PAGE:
When March Madness Is Local
Heading back north after a long southern road trip is like running the reel backwards, watching the trees become more faintly leaved along I-95 and the ground become more brown than green. T.S. Eliot said that April is the cruelest month, but not if you’re a school administrator, and not if you’re in the northern half of the country. Then, without doubt, it’s not April, but March with its long, muddy slog towards spring, dragging itself first through budget season.
The mild spring weather in the north this year is unusual; the budget problems are not. Many administrators still don’t have a clear picture of what state and federal aid they’ll have to work with next year. Some have begun notifying teachers on the bubble that they may not have jobs next year. Some are trying to figure out where else they can cut costs. Some are defending their budget choices to parents who are unhappy about the loss of music or art or electives. No question: March is the least favorite month for school people. If it weren’t for basketball, I don’t know how we’d survive it.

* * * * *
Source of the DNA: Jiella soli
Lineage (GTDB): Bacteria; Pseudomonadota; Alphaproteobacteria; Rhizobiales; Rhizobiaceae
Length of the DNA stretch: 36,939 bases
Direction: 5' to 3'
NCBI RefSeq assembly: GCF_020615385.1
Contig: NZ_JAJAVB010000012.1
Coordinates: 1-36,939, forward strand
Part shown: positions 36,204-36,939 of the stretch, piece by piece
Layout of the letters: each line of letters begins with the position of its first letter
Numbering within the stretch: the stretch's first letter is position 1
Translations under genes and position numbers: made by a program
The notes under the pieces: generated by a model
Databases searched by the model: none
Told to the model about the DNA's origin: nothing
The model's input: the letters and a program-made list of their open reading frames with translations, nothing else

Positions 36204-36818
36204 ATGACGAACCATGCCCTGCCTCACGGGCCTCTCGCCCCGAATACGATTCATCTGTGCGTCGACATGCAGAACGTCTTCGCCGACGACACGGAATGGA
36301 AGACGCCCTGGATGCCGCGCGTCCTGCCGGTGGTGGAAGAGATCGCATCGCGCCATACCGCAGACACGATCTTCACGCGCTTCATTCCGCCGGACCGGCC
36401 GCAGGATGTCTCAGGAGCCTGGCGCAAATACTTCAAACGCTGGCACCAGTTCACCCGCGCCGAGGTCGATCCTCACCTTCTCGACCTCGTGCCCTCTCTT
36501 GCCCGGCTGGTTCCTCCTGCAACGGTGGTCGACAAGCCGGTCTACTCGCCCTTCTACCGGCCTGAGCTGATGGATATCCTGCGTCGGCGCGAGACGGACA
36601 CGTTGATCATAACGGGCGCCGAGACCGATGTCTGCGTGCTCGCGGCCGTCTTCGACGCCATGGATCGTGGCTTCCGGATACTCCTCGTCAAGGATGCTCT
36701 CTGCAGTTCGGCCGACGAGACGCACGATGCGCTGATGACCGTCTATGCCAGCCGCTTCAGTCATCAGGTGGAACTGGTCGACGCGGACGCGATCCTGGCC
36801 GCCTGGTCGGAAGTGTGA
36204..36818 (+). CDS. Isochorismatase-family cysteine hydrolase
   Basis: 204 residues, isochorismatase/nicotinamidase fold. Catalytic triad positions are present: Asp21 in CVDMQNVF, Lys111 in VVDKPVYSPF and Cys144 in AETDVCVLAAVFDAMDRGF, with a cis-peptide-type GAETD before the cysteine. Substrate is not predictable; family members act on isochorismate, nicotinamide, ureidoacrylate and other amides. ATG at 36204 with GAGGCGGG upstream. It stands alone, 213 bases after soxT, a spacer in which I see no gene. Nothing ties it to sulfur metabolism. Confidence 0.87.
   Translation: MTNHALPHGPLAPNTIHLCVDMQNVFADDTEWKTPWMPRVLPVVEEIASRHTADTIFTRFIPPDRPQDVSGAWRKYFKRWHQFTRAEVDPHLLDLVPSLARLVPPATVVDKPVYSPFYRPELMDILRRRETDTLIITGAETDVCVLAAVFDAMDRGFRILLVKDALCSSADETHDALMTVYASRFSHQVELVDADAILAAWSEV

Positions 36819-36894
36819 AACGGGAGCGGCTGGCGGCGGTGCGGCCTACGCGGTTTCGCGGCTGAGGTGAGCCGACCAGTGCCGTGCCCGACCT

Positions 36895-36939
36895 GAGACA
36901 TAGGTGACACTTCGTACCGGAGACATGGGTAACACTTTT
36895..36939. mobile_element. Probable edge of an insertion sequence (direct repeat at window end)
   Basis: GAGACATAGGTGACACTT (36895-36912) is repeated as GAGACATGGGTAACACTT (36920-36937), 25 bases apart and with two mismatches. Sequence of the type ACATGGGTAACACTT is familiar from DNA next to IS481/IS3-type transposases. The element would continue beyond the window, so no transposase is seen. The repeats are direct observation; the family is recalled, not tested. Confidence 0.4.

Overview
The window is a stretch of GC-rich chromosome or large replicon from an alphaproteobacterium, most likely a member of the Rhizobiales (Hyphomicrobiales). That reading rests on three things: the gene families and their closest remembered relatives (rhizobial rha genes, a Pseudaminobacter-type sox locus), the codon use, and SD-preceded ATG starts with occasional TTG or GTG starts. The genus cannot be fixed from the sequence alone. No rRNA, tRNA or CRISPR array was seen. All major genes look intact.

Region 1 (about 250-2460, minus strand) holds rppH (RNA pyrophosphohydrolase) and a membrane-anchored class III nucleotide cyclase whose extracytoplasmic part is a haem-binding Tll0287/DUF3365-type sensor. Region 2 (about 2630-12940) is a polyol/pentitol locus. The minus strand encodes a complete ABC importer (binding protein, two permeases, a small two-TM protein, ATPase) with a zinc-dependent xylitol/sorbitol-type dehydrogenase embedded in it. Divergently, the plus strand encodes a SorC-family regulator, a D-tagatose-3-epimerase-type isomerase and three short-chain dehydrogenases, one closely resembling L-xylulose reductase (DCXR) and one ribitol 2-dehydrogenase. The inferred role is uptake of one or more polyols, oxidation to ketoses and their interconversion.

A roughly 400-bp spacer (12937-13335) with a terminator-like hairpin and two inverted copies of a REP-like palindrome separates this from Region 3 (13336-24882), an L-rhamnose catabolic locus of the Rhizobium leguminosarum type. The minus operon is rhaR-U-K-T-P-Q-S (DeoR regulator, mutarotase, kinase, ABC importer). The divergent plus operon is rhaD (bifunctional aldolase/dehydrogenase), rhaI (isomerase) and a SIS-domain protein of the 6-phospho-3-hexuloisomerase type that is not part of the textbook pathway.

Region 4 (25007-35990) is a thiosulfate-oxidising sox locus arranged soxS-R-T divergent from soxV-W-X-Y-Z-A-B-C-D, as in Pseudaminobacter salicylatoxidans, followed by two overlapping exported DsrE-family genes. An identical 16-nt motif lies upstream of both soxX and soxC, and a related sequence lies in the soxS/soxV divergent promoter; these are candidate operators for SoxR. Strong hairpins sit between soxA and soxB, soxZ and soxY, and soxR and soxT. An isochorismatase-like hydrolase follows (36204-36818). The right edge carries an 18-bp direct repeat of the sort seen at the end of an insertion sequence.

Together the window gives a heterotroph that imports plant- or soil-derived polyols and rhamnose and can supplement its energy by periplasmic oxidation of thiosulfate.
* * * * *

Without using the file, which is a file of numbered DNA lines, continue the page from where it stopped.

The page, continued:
I was listening to college basketball on the way home, and because it was March I started thinking about one of the hardest decisions I’d ever had to make as a school administrator – selecting the new boys’ basketball coach. If you’ve never worked in a small rural school, you may not recognize how important basketball is during the long, serious winter. The boys’ team was always competitive. The retiring coach had built the program from the ground up, making basketball players out of boys who would never have made the cut in other high schools. He was a strong role model, and he was never reluctant to bench even the best player who found himself in academic or behavioral trouble. His would be big shoes to fill, and while he never won the state title, he came close. So it was a hard call for me, especially since I knew that a bad choice could affect a budget vote in the spring.
The teachers’ union, of course, thought I should base the appointment not on skills or potential, but on longevity, and they pressed hard for me to name a guy with plenty of experience but with modest success as a coach in the district. My board heard from their constituents, and someone even wrote them an anonymous letter pointing out what an idiot I was for not naming the teachers’ choice immediately. The board made no attempt to influence the decision, however, and I finally chose a young man who had once been a local basketball star himself and was now back teaching elementary school.
The boys’ team won the state title in their division last weekend. Like every administrator, I’ve made some good calls and some not so good calls. Savoring this one.